U.S. stocks slumped for a third straight session Thursday as investors weighed mixed signals on the strength of the economy, digested another round of corporate earnings reports and remained focused on the outlook for the pace and scope of future Federal Reserve interest rate increases.
How stocks are trading
- The Dow Jones Industrial Average
fell 236 points, or 0.7%, to 33,061.
- The S&P 500
fell 35 points, or 0.9%, to 3,894.
- The Nasdaq Composite
shed 122 points, or 1.1%, to trade at 10,835.
On Wednesday, the Dow fell more than 600 points, or 1.8%, while the S&P 500 shed 1.6% and the Nasdaq Composite declined 1.2%. The S&P 500’s decline was its biggest since Dec. 15, chopping its gain for the year to just 2.3%.
What’s driving markets
Stocks have suffered this week, with investors keying in on further signs of a weakening U.S. economy. Data on Wednesday showed retail sales fell more than expected, industrial production slumped, and Microsoft
confirmed it would shed 10,000 jobs.
“What just some weeks ago would have seen markets cheering the weaker data as it would have suggested correctly that the Fed’s aggressive rate hike campaign is doing its job in tamping down the demand side of the economy, is now being judged more harshly with bad news no longer enjoying a warm welcome by traders and investors alike,” said Quincy Krosby, chief global strategist for LPL Financial, in a note.
On Thursday, good news for the economy also appeared to be bad news for stocks after first-time claims for unemployment benefits unexpectedly fell by 15,000 to 190,000, the lowest reading since September. Construction on new U.S. homes fell a seasonally adjusted 1.4% in December to 1.38 million, the Commerce Department said Thursday.
The Federal Reserve needs to raise interest rates further to get inflation on a steady downward path, said Susan Collins, the president of the Boston Fed, on Thursday.
“I anticipate the need for further rate increases, likely to be just above 5%, and then holding rates at that level for some time,” Collins said, in a speech to a conference on the future of the New England economy sponsored by her regional bank. Rates could rise “perhaps at a slower pace,” Collins said.
Other Fed officials set to speak Thursday include Vice Chair Lael Brainard and New York Fed President John Williams.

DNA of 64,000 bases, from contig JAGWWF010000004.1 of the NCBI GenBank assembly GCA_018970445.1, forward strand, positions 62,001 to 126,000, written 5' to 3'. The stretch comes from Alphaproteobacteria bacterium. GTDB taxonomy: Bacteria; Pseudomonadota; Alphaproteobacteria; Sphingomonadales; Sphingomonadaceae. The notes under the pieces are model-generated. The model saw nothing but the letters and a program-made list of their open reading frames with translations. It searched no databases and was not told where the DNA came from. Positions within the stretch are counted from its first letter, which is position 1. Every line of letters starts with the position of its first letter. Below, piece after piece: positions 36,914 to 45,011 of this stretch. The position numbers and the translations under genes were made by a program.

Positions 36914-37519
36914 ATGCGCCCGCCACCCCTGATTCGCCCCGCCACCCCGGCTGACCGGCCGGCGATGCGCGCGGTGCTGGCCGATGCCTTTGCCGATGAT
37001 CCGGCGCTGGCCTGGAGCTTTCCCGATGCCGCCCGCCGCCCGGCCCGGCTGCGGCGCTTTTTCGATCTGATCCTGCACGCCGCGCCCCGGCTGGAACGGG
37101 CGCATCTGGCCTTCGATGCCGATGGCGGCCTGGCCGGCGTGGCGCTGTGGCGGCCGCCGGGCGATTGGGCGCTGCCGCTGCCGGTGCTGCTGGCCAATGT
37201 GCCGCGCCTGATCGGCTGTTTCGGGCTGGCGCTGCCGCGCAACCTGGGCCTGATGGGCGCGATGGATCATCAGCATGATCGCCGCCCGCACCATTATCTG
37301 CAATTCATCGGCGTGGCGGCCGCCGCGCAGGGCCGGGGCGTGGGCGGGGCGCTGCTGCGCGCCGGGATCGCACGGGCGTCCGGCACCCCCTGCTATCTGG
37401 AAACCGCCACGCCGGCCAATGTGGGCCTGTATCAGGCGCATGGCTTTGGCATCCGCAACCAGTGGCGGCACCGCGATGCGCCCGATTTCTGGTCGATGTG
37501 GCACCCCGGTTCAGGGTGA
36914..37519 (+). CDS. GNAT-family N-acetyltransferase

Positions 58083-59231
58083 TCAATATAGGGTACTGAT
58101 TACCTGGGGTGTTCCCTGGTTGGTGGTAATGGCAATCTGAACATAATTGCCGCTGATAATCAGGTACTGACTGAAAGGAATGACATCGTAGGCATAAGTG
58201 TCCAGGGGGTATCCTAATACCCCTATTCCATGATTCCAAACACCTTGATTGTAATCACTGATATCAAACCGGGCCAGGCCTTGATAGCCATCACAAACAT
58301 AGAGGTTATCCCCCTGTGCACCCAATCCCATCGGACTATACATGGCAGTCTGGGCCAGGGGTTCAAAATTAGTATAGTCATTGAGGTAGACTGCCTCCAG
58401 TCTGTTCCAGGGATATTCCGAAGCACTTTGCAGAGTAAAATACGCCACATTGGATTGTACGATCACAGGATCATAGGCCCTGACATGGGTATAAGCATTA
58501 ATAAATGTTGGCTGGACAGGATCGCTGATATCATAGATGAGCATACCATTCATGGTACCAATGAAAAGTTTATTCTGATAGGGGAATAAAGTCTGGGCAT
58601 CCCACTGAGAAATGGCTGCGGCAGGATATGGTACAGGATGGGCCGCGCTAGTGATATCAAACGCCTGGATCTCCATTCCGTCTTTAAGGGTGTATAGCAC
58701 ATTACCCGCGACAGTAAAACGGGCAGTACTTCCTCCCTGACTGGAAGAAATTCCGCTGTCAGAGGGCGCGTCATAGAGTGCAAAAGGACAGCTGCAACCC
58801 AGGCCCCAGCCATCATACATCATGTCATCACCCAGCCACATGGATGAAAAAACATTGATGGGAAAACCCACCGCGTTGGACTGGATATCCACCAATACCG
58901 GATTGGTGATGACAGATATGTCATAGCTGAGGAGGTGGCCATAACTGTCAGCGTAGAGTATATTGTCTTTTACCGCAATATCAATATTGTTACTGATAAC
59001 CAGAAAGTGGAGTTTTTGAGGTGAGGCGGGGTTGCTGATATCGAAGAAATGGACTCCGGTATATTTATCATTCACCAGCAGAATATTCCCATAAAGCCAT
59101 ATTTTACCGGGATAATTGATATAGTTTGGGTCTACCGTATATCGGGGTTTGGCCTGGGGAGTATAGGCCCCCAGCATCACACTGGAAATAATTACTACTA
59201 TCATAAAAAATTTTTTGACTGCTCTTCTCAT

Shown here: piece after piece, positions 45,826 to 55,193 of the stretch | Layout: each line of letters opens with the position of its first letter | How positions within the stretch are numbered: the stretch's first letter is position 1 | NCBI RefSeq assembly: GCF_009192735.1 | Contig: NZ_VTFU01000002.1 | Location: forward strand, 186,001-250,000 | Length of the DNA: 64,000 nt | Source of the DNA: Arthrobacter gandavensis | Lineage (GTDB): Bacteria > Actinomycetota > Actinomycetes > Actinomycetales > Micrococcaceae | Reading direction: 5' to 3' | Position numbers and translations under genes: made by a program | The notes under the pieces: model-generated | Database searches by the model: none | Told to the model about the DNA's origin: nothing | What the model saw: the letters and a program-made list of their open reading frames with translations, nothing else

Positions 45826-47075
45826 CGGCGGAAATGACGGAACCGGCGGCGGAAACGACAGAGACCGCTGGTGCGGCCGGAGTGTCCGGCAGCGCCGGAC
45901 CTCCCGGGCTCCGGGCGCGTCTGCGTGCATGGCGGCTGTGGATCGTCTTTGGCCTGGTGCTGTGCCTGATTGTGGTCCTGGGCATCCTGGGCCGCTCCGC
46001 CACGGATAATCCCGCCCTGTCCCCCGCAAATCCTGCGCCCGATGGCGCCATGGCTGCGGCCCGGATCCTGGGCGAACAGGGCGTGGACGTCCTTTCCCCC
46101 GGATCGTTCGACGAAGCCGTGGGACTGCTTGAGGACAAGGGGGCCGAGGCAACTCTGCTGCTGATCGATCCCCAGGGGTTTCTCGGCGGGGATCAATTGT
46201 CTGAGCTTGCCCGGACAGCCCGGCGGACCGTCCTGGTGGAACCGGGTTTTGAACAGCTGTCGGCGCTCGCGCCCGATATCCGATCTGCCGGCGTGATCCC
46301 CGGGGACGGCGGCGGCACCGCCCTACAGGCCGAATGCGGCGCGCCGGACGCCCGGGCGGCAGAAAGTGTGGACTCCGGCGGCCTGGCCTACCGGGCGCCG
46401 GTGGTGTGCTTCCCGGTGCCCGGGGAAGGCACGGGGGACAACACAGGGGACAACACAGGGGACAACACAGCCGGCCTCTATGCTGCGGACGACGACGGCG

St. Louis Fed President James Bullard and Cleveland Fed President Loretta Mester both reiterated on Wednesday that they thought interest rates needed to go higher still to ensure inflation falls back to the central bank’s 2% target, though Dallas Fed President Lorie Logan said the Fed should slow down the pace of its interest-rate hikes until more data shows where the economy is headed.
Treasury Secretary Janet Yellen confirmed to top U.S. lawmakers in a letter that her department began to use “extraordinary measures” on Thursday due to the federal government hitting its ceiling for borrowing. She had indicated last week that such a move was coming.
See: U.S. runs up against its debt limit, so Treasury starts using ‘extraordinary measures’: Here’s what that means
Of particular concern to equity bulls is that the S&P 500 index failed to break decisively above the 4,000 level and has been rebuffed again by its 200-day moving average, meaning the bear market downtrend remains intact.
A mixed fourth quarter earnings reporting season to date has also constrained bullish impulses.
Over the past few weeks, earnings expectations for the first quarter and the second quarter of 2023 switched from year-over-year growth to year-over-year declines, said John Butters, senior earnings analyst at FactSet, in a Wednesday update.
Expectations for both quarters have been falling over the past few months, he said.
On June 30, the estimated earnings growth rate for Q1 2023 was 9.6%, and the estimated earnings growth rate for Q2 2023 was 10.3%, he said. By Sept. 30, the estimated earnings growth rate for Q1 2023 was 6.3%, and the estimated earnings growth rate for Q2 2023 was 5.1%. As of Wednesday, the estimated earnings decline for Q1 2023 is -0.6%, and the estimated earnings decline for Q2 2023 is -0.7%, FactSet data show.
Companies in focus
- Procter & GambleCo.
shares were up 0.2%, shaking off early weakness seen after the consumer goods giant reported fiscal second-quarter profit that matched expectations, but volume that fell more than some analysts had forecast.
- Alcoa Corp.
shares were down 4% after the aluminum maker reported a second consecutive quarterly loss, saying it has tried to lessen the impact throughout the year of high costs for raw materials and energy and lower prices for its alumina and aluminum.
- Shares of Discover Financial Services
fell 2.4% after the credit card’s forecast for net charge-offs on credit card transactions came in worse than Wall Street’s targets.
Leave a Reply